Henry Kissinger explains what he thinks makes great leadership

From The Economist

Leadership by Henry Kissinger

Whatever you think of Henry Kissinger, the 99-year-old former national security adviser and secretary of state in the Nixon and Ford administrations has an elephantine memory and experience that makes it an important historical resource. In his latest book, Mr Kissinger, an unofficial adviser and friend to many presidents and prime ministers, considers how six leaders from the second half of the 20th century reoriented their countries and made a lasting impact on the world.

Mr Kissinger’s six are an eclectic bunch. Konrad Adenauer was the first post-war chancellor of West Germany. Charles de Gaulle saved France twice, first during the second world war, then at the time of the Algerian crisis. The author’s old boss, Richard Nixon, shook geopolitics with his opening to China before scandal brought him down. Anwar Sadat paid with his life for forging a lasting peace with Israel as Egypt’s president. Lee Kuan Yew made tiny Singapore one of the most prosperous places on Earth. And Margaret Thatcher reversed decades of British decline—while widening social and economic divisions—before being defenestrated by her party.

A project of this kind might have amounted to a series of brief eulogistic biographies of famous people. Much of the book will indeed be familiar to many readers—and at times the author’s willingness to glide over inconvenient truths is distasteful. He justifies Nixon’s covert bombing of Cambodia by the need to force the Vietnamese to negotiate. One of its consequences, the rise of the Khmers Rouges, merits a single sentence, which blames Congress for cutting off military aid to the Cambodian government. (Watergate, too, is downplayed.) De Gaulle’s extraordinary refusal to give credit to allies fighting and dying to liberate France nearly earns admiration. The controversy in which Thatcher almost revelled escapes all criticism.

The book is redeemed, and more, by the analytical framework in which each leader is examined, and by the author’s personal knowledge of his subjects. Moreover, the writing is always crisp and lucid, even when conveying arcane theories of international relations, such as the notion of “equilibrium” that defined Nixon’s foreign policy (and, by extension, Mr Kissinger’s).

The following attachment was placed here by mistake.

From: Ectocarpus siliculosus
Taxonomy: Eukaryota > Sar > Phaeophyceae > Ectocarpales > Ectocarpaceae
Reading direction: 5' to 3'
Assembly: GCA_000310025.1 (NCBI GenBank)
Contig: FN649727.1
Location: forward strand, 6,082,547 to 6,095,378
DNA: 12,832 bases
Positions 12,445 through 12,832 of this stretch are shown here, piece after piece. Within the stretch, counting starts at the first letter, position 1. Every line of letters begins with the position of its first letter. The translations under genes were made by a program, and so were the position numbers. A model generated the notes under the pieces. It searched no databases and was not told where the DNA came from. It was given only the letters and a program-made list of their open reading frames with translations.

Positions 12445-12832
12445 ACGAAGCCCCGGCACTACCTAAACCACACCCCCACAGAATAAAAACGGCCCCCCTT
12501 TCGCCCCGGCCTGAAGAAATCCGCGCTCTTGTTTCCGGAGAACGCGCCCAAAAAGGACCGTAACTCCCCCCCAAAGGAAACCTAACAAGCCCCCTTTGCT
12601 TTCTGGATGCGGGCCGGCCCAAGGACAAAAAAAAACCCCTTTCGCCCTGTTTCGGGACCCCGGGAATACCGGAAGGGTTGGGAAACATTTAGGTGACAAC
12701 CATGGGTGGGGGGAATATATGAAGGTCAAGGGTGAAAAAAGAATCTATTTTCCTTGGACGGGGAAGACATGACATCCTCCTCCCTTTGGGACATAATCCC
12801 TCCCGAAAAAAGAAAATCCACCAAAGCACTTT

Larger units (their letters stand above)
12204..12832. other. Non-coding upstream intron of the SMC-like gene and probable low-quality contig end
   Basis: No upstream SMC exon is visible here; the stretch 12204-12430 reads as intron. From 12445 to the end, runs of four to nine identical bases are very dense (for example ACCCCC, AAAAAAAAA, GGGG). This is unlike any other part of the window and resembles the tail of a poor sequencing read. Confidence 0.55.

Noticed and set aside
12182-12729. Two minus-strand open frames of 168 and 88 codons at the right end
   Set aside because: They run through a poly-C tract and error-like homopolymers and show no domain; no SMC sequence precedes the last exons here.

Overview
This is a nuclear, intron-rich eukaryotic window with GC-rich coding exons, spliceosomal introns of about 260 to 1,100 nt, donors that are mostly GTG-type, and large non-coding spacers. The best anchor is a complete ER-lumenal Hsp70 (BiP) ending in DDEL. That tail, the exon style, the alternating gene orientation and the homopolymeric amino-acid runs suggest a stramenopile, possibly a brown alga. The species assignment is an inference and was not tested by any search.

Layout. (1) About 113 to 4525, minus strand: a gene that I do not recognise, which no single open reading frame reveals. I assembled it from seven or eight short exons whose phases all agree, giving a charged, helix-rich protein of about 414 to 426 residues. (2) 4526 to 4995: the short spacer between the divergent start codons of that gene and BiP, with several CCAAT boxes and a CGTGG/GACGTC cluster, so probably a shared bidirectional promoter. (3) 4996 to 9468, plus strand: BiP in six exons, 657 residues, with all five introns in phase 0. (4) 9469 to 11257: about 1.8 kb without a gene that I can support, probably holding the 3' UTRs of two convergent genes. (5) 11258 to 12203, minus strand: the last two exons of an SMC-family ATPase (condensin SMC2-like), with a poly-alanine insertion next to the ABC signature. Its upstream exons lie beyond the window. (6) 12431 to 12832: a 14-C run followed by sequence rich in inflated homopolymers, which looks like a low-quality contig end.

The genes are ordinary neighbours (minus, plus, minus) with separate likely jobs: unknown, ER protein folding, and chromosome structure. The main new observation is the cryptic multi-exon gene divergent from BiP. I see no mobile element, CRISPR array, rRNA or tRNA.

Having seen so many leaders at close hand, Mr Kissinger understands the constraints they must acknowledge and bypass. Among these are “scarcity”, or the limits of their societies in terms of demography and economic heft; “temporality”, or the prevailing values, habits and attitudes of their times; “competition” from other states that have their own goals; and the “fluidity” of events, the pace of which can force decisions to be made on the basis of intuition and hypothesis. Leaders must traverse a tightrope from which they fall if they are either too timid or too bold.

In Mr Kissinger’s view, there are essentially two types of leader, the statesman and the prophet. Statesmen manipulate circumstances to their advantage, temper vision with wariness and work with the grain of societies until existing institutions need to be changed or confronted. Prophets are prepared, if not eager, to break with the past no matter the risk.

Link to the rest at The Economist

PG notes that when Nixon resigned in 1974, he was one of the most reviled individuals in the United States, primarily to his conduct of the War in Vietnam. Nixon’s predecessor, Lyndon Johnson would have run as a close second to Nixon on the scale of reviled presidents.

When one reviews the mediocrities who were elected to the presidency during the latter part of the 19th Century, it is interesting that none were as reviled during or after their terms of office than Nixon was.